* * * * *

(ii) Any other operating civil aircraft of U.S. registry may depart from the United States under its own power for any destination, except to Cuba or a destination in Country Group E:1 (see supplement no. 1 to this part) (flights to these destinations require a license), provided that:

* * * * *

(d) * * *

(6) Cuba, eligible vessels and purposes. For Cuba, only cargo vessels for hire for use in the transportation of items are eligible for this paragraph (d).

Start Printed Page 25989

Note 1 to paragraph (d).

A vessel exported or reexported to a country pursuant to this paragraph (d) may not remain in that country for more than 14 consecutive days before it departs for a country to which it may be exported without a license or the United States.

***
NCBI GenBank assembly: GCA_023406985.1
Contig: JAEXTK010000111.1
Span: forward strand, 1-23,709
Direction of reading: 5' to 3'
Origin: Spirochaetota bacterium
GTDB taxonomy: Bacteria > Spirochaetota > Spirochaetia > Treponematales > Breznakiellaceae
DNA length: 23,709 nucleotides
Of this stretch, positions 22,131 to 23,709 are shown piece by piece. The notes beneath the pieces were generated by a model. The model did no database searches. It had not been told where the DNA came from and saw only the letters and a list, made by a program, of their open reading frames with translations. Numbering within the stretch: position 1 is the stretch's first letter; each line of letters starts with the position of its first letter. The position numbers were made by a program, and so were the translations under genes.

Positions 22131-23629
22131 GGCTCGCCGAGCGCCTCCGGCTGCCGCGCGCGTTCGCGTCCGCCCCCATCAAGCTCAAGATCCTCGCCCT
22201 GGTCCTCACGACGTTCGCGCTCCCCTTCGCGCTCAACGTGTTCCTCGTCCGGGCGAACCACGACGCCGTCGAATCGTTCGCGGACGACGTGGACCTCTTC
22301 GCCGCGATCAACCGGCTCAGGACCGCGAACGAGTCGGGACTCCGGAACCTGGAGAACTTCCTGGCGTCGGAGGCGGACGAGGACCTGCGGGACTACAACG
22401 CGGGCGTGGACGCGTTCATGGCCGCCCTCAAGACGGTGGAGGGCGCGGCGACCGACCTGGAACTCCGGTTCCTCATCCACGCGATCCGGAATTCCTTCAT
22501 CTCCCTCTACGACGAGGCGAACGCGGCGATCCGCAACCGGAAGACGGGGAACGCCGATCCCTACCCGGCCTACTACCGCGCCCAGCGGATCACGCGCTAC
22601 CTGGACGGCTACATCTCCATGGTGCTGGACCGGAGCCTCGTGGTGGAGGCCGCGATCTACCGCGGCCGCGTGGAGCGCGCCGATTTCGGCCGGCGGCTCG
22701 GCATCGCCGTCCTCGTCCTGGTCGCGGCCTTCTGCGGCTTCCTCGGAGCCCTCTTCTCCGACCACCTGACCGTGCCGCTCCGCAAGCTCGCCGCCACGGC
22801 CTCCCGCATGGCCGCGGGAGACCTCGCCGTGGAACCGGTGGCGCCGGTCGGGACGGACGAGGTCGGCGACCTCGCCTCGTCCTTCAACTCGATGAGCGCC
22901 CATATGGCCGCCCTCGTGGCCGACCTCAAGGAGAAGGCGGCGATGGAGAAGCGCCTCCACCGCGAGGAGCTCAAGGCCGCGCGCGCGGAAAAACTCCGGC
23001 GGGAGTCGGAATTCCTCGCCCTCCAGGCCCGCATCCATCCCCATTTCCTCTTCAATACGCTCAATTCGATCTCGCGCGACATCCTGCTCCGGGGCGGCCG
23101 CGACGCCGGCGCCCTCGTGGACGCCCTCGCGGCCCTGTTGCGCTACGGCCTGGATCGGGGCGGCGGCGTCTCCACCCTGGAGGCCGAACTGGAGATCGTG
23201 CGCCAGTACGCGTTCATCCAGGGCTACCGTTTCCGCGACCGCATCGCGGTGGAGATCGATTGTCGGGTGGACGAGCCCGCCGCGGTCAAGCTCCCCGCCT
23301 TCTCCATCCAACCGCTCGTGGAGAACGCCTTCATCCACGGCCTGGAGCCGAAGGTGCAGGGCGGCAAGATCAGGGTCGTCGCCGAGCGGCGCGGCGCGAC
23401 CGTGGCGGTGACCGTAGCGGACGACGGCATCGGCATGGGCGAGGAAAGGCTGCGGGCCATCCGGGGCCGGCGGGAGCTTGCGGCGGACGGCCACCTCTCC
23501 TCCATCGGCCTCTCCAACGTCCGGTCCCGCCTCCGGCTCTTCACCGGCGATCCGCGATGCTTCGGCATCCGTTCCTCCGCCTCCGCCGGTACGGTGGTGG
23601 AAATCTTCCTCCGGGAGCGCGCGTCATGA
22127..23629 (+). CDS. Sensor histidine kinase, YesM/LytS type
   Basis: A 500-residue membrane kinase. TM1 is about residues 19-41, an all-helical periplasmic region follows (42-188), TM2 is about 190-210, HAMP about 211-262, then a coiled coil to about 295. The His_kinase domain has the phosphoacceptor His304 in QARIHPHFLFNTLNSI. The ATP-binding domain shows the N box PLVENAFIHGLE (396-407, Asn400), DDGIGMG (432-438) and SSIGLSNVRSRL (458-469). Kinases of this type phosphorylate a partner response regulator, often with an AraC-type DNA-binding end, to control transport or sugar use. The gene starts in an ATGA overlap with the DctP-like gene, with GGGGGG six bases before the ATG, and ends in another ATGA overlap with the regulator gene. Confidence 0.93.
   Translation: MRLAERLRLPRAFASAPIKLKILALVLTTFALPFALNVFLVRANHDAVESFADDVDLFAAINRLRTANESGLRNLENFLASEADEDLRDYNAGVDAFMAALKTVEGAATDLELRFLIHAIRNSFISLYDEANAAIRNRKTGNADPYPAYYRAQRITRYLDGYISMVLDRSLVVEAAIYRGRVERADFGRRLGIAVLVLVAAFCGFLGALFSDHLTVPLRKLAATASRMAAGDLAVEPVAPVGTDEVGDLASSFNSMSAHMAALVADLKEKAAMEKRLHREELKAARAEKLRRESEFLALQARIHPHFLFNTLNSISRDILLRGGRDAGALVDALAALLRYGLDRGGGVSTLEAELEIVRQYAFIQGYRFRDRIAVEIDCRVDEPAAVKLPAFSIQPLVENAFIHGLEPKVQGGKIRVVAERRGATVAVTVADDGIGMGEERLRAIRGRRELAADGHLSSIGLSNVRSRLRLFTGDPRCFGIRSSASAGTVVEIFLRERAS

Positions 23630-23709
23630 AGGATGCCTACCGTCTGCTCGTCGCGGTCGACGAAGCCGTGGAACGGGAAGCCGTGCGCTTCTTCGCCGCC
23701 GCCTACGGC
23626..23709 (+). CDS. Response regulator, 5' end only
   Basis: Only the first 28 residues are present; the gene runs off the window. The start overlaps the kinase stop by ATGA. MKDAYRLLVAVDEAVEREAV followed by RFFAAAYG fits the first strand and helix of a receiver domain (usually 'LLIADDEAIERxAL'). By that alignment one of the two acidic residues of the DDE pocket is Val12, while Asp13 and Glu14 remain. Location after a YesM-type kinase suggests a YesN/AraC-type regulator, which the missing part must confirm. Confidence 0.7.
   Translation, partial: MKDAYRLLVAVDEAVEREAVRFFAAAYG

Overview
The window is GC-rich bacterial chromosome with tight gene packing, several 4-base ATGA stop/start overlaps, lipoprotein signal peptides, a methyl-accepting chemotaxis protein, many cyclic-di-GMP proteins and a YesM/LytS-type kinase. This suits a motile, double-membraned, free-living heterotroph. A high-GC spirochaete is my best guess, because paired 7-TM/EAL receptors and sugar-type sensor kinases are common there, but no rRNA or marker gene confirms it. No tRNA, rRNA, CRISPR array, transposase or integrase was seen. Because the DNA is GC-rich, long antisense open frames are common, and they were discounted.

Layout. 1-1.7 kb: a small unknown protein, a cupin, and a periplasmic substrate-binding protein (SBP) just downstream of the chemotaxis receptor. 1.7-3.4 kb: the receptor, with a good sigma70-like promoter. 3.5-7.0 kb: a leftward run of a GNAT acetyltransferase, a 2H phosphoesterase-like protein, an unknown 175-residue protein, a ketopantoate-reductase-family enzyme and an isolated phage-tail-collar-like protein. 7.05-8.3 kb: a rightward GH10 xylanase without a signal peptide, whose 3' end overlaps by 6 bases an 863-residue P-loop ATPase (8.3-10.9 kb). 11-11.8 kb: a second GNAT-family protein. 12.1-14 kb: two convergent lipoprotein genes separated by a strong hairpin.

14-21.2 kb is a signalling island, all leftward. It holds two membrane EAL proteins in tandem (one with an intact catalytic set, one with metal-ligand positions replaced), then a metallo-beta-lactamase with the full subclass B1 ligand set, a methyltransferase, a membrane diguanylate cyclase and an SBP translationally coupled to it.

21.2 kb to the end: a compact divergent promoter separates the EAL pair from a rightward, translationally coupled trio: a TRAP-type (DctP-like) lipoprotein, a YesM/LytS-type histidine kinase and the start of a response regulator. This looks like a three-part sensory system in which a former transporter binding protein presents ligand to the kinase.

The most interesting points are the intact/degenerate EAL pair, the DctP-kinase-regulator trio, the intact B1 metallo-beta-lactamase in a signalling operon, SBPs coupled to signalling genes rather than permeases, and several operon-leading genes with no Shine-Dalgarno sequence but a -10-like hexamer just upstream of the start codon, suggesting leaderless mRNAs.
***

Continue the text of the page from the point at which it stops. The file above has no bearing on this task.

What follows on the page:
* * * * *
Start Part

PART 746—[AMENDED]

End Part Start Amendment Part

3. The authority citation for 15 CFR part 746 continues to read as follows:

End Amendment Part Start Authority

Authority: Pub. L. 115-232, 132 Stat. 2208 (50 U.S.C. 4801 et seq.); 50 U.S.C. 4601 et seq.; 50 U.S.C. 1701 et seq.; 22 U.S.C. 287c; Sec 1503, Pub. L. 108-11, 117 Stat. 559; 22 U.S.C. 6004; 22 U.S.C. 7201 et seq.; 22 U.S.C. 7210; E.O. 12854, 58 FR 36587, 3 CFR, 1993 Comp., p. 614; E.O. 12918, 59 FR 28205, 3 CFR, 1994 Comp., p. 899; E.O. 13222, 66 FR 44025, 3 CFR, 2001 Comp., p. 783; E.O. 13338, 69 FR 26751, 3 CFR, 2004 Comp., p 168; Presidential Determination 2003-23, 68 FR 26459, 3 CFR, 2004 Comp., p. 320; Presidential Determination 2007-7, 72 FR 1899, 3 CFR, 2006 Comp., p. 325; Notice of May 9, 2018, 83 FR 21839 (May 10, 2018); Notice of August 8, 2018, 83 FR 39871 (August 13, 2018).

End Authority Start Amendment Part

4. Section 746.2 is amended by:

End Amendment Part Start Amendment Part